There is also momentum towards a circular economy through product stewardship and extended producer responsibility, which places responsibility on manufacturers to account for and minimize safety and environment impacts from their products.

How can the mining industry adapt to the circular economy?

The circular economy can be an opportunity for the mining industry to adapt. Mining companies are starting to use renewable energy and increase water recycling, strategies which reduce overall emissions, risk and long term costs. Underground mines that selectively mine higher value ores and return paste backfill minimize waste. Some vertically integrated mining and smelting companies, such as the European base metals producer, Boliden, have business models based on both raw materials extraction and recycling. This allows them to find synergies in materials sourcing, resource recovery and meeting quality requirements. This is a more stable business model than the boom and bust swings of mining.

Ultimately, a circular economy will impose costs and consumer pressure on mines that generate a lot of waste and environmental impact. This will force changes to an industry that is currently trending to more waste and impact. It should make miners review relationships with downstream smelting, refining and manufacturing customers, and reconsider the case for some level of vertical integration into refining and recycling.  The mining industry, and professionals in it, should build their awareness of where they fit in the materials economy, and their ability to shape more sustainable supply and use of materials. Walter Stahel stated that “excellence in metallurgical and chemical sciences is a precondition for a circular economy to succeed.” As a metallurgist, I’m jumping on that band wagon!

If you’re interested to learn more and engage on the circular economy and mining, please look out for information on the upcoming session that I will be chairing at the 2018 SME Annual Conference in Minneapolis, MN. Email me at laurie@resourcefulpaths.com to find out more.

Cobalt for Batteries – who will control supply, how ethical and sustainable will it be?

Last Wednesday, I gave a presentation to the Berkeley Energy and Resources Collaborative (BERC) on strategic metals for batteries. There has been rapid growth in lithium-ion battery demand, for handheld electronics, electric vehicles and potentially battery storage to level out swings in renewable electricity generation. Tesla has built its battery giga-factory in Nevada, with big promises of economics of scale. These developments have stimulated prices of two of the critical battery ingredients – lithium and cobalt. Cobalt has been in the headlines due the concentration of supply from the Democratic Republic of Congo (DRC), ethical issues from child labour in artisanal mines and the opacity of the supply chain.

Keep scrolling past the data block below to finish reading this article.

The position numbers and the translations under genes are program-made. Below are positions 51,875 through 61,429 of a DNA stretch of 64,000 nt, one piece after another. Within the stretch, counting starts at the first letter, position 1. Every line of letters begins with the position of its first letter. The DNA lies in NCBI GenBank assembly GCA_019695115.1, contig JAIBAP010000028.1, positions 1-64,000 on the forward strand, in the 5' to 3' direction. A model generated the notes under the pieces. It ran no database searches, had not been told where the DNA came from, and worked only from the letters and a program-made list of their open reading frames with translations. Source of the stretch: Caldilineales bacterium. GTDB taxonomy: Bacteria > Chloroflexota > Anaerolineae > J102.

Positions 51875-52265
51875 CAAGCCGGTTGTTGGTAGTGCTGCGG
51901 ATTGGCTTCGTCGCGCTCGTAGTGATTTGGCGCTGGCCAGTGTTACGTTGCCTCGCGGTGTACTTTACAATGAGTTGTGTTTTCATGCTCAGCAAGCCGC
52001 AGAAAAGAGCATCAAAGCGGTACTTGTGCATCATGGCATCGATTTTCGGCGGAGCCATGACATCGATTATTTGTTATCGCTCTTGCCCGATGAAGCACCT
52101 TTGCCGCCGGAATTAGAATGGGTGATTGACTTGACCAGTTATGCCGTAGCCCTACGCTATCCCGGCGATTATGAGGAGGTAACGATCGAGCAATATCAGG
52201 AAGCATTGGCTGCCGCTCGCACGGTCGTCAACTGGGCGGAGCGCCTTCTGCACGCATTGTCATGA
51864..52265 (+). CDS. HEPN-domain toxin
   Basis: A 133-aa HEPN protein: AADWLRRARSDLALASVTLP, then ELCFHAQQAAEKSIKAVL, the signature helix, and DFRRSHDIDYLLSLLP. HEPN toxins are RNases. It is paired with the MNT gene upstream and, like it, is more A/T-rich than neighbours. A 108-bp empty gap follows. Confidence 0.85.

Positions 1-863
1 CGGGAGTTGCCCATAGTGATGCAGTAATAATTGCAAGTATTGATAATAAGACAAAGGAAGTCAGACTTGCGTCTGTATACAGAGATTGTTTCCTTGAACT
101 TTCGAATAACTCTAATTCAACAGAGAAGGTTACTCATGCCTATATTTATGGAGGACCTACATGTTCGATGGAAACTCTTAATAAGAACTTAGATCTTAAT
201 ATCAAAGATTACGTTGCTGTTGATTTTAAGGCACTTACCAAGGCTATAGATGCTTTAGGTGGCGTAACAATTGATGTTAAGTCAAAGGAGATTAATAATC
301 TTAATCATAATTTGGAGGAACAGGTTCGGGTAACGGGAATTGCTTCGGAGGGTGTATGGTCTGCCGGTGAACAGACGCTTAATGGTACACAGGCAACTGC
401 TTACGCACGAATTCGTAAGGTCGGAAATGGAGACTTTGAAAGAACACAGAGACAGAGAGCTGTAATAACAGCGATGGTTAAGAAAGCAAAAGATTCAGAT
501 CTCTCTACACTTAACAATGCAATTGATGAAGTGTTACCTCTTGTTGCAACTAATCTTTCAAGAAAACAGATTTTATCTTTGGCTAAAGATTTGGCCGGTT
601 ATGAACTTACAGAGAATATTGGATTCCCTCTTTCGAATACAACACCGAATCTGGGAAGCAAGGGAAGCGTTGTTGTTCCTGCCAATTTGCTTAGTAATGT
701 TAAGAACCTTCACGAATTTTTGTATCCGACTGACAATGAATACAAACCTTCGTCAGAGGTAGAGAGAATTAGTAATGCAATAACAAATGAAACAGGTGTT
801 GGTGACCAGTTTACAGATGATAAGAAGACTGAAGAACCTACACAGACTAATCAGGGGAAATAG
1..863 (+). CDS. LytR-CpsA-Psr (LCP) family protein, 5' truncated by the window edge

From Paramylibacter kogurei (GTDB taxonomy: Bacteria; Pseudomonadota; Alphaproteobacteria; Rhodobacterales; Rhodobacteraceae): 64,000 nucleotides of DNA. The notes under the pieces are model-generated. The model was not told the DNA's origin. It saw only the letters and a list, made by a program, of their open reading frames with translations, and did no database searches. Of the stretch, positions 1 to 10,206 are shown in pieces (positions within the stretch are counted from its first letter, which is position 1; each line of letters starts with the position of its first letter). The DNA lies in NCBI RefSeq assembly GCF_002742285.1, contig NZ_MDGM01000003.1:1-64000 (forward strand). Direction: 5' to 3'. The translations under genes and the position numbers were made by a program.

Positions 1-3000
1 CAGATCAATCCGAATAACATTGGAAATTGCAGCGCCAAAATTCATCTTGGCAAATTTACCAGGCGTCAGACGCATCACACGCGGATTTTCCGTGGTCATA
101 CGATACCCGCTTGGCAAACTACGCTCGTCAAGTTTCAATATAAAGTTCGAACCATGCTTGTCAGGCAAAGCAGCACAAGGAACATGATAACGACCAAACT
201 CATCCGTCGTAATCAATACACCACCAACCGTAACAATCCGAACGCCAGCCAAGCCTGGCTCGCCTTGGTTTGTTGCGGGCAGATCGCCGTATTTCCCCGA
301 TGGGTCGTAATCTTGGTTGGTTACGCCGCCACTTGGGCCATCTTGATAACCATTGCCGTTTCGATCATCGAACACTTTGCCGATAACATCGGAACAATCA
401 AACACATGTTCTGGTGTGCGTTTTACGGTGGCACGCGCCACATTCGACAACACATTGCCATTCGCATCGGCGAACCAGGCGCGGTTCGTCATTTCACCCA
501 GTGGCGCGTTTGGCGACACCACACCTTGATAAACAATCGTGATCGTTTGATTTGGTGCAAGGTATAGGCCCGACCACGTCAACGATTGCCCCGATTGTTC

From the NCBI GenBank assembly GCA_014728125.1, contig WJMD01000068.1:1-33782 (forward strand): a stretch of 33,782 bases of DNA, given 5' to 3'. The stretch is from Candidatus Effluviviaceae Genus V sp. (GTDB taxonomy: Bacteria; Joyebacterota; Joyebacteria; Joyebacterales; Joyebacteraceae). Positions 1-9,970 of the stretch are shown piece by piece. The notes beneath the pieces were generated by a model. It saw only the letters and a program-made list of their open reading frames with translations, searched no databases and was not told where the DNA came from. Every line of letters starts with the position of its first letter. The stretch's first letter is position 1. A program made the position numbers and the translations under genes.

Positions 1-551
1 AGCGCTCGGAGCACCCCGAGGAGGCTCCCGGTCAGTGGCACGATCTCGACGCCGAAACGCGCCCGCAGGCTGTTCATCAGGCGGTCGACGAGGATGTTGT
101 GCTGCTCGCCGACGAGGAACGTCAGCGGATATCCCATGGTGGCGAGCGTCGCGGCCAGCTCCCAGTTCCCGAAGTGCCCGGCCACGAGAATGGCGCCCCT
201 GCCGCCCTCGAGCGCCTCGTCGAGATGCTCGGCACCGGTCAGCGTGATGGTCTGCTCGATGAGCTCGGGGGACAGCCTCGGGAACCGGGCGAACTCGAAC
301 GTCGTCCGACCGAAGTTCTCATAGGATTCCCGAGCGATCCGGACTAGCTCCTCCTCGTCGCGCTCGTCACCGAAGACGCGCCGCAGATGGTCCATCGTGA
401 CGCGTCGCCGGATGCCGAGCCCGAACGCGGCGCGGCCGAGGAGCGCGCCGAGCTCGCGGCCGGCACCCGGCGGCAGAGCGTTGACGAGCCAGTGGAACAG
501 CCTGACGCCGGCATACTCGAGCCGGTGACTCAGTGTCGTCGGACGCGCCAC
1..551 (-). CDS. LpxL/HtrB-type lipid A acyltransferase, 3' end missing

How and where is cobalt mined and refined?

Cobalt is almost exclusively mined as a by-product of copper and nickel mining. The richest sources are sedimentary deposits are on the DRC side of the African Copper Belt. There, ores are usually leached to recover copper metal and cobalt as a hydroxide powder. Most cobalt recovered from nickel comes from weathered, laterite deposits, which are found in Australia, Cuba, Madagascar and New Caledonia.

Glencore, one of the world's largest metals mining and trading companies, and Chinese interests have both been making major moves to increase their DRC cobalt reserves. Glencore recently increased its stakes in DRC copper-cobalt mines by buying up the interests of the controversial Israeli billionaire, Dan Gertler. Chinese interests have agreed to acquire the Tenke mine from Freeport McMoRan and Lundin Mining.

Glencore outlines its cobalt mining reserves in its 2016 resources and reserves statement. More than 90% of its cobalt reserves are in Central Africa, with much of the rest in its Murrin Murrin nickel laterite mine. In comparison, the Tenke mine reserves are estimated to contain 510,000 t Co (Lundin, 2017).

Glencore cobalt mining reserves at end 2016 (Glencore, 2017)

Glencore cobalt mining reserves at end 2016 (Glencore, 2017)

In 2016, Glencore produced 28,300 t of cobalt, 24,500 t from its African copper mines, and 3,800 t from its nickel operations in Australia and Canada. The Cobalt Development Institute (2016) reported global refined cobalt production of about 48,000 t in the first half of 2016, a rate of about 100,000 t per year. On that basis, Glencore supplied over a quarter of the world's mined cobalt last year. That's good news for Glencore shareholders as cobalt prices have doubled in the last year. Glencore's production is due to increase later in 2017 as it brings its refurbished Katanga operation back into production.

Extraction of nickel and cobalt from laterites is complex and relatively expensive, and several projects were approved for construction when nickel prices were far higher than today. This has resulted in financial pain for owners. For example, one producer, Sherritt International has faced multi-billion dollar write downs on its Ambatovy laterite project in Madagascar. Don't expect any significant increases in cobalt production from nickel laterite operations for a long time.